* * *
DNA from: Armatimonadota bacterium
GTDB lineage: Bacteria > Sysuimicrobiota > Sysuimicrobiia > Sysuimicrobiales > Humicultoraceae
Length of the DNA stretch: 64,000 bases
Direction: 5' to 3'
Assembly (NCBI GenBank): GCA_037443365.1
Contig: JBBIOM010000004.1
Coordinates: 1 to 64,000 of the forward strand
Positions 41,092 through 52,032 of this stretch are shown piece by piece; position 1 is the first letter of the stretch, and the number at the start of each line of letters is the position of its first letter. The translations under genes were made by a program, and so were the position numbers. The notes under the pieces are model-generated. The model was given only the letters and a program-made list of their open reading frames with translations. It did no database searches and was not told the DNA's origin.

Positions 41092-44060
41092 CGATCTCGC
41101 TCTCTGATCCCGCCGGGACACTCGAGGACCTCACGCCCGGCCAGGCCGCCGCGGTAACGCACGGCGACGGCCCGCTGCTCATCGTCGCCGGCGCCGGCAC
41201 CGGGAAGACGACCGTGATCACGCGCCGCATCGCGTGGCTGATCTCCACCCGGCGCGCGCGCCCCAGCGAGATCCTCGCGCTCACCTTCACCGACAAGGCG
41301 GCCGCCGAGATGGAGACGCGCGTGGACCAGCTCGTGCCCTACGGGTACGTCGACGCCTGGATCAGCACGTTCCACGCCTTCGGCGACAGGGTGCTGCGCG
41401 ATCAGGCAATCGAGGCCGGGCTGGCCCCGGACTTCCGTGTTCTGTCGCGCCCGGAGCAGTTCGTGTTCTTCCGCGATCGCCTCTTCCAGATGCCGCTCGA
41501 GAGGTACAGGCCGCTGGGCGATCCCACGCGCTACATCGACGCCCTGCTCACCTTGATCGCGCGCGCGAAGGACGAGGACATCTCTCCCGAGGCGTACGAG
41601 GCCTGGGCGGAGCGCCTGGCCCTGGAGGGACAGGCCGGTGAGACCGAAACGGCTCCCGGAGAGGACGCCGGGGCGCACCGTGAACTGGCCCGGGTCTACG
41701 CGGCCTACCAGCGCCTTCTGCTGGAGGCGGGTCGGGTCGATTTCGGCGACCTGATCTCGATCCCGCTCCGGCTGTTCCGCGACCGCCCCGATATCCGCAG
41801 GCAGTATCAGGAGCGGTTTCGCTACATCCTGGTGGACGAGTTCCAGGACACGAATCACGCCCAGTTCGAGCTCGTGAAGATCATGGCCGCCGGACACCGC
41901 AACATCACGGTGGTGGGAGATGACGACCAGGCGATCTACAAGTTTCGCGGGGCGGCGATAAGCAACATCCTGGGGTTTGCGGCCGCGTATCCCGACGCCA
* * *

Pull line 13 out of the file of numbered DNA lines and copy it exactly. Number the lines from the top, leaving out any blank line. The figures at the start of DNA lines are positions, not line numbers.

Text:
41301 GCCGCCGAGATGGAGACGCGCGTGGACCAGCTCGTGCCCTACGGGTACGTCGACGCCTGGATCAGCACGTTCCACGCCTTCGGCGACAGGGTGCTGCGCG